- The ARRC and A2A have entered into a historic agreement (“Master Agreement”) that establishes the commercial structure for this Project and will allow the Project’s investors to advance this Project into the feasibility phase and then, if successful, into construction and operation.
- More specifically, the Master Agreement announces a partnership between the ARRC and A2A where the parties will work together on completing feasibility studies, environmental review, permitting and marketing and establishes a framework for negotiating multiple project-enabling agreements.
- Under the Master Agreement, A2A will bear the Project costs and, if the Project is completed, will receive a long-term lease from the ARRC to operate the new railroad. Costs incurred by the ARRC to advance the Project will be reimbursed by A2A.
- Over the past few years, A2A has contracted with the world’s leading railroad engineering and environmental consulting firms, actively engaged with indigenous communities in both Alaska and Canada, filed a draft application with the United States State Department to secure a Presidential Permit for the border crossing, entered into a Project Undertaking Reimbursement Agreement with the United States Customs & Border Protection Agency, and begun the assemblage of base line data needed for the Project. A2A will soon commence the “460 Process” with the DNR to secure a railroad corridor between Delta Junction and the Canadian border and will also commence the pre-filing process with the United States Surface Transportation Board to initiate an Environmental Impact Statement and secure a Certificate of Public Convenience and Necessity. A2A Rail intends to connect and interchange with the ARRC at the end of its existing mainline at North Pole (or Delta Junction, if the currently permitted Northern Rail Extension is completed by ARRC), which provides access to ports at tidewater.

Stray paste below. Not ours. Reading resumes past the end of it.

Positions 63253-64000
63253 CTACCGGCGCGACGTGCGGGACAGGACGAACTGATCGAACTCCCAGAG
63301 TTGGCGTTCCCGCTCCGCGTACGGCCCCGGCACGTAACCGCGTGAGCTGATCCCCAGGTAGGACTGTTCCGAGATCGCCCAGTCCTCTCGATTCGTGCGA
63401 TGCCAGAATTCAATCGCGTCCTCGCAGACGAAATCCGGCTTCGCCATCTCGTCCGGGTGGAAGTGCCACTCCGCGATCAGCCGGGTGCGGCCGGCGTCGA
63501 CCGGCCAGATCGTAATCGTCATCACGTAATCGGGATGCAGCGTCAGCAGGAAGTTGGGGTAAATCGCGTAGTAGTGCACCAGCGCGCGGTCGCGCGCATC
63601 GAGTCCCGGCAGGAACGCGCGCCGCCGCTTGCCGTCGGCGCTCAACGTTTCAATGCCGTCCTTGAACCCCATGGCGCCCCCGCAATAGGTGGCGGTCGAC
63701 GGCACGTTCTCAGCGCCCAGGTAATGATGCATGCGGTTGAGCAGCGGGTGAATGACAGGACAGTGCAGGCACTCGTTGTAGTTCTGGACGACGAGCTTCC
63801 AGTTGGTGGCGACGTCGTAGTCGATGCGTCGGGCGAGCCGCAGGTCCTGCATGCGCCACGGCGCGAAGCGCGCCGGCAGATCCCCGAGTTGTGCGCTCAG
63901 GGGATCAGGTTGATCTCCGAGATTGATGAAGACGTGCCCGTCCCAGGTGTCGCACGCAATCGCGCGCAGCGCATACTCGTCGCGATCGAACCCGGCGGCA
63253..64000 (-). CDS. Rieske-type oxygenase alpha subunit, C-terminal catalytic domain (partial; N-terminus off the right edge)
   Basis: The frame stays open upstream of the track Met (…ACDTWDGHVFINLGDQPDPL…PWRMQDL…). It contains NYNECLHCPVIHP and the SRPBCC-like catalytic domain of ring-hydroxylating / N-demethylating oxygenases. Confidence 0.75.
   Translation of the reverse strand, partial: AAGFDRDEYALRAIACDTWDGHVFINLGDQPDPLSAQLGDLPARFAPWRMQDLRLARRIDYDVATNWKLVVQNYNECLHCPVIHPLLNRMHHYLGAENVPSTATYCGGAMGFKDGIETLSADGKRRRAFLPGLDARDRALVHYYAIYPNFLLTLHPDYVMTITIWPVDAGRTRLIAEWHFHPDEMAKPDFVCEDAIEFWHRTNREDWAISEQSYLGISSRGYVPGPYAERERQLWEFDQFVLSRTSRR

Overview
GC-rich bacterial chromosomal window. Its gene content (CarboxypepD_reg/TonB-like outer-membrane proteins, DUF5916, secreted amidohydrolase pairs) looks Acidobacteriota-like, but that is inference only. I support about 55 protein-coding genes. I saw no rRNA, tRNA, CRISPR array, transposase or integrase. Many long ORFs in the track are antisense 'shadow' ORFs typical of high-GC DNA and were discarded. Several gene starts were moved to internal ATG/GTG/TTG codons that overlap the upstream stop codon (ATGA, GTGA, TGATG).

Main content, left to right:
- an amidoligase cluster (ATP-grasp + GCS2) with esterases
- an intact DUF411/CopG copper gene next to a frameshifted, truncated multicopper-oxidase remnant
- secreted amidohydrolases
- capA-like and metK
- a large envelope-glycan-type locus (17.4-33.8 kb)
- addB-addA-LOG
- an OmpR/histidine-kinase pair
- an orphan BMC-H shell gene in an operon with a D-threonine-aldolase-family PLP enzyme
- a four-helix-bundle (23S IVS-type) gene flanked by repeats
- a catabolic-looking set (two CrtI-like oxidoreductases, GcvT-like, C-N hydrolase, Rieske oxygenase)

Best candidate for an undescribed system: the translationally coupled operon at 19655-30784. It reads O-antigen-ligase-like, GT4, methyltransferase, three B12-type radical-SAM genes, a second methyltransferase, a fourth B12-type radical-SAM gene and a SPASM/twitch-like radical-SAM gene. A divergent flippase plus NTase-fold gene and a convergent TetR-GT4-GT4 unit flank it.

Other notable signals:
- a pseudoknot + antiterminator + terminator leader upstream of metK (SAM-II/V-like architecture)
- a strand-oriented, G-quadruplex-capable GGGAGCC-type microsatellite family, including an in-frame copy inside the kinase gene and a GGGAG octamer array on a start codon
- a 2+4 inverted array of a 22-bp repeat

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Benefits of the Project
- Higher use of ARRC facilities and greater revenues.
- Better service to Alaska’s resource industry while maintaining passenger service.
- Diversifies Alaska’s economy by creating new jobs during and after construction of the railway.
- Expands Alaska’s transportation infrastructure to gain access to global markets.
- Increases national security with critical infrastructure that will improve our military’s supply routes and increase our military’s access to training grounds in the Arctic.
- Reduces ocean-going freight time between Asia and North America by allowing cargo to avoid congested West Coast ports.
- Improves environmental quality and stewardship by transporting goods to world markets in an efficient and environmentally friendly way.
In This Issue
Alaska’s Giving Pipeline
Few large foundations support “the general good” or social service projects in Alaska, so the Last Frontier has a pretty thin philanthropic layer, according to United Way of Anchorage Vice President Cassandra Stalzer. However, the oil and gas industry has a history of stepping in and filling the gaps in Alaska communities by providing money and volunteers for myriad charitable efforts in the state.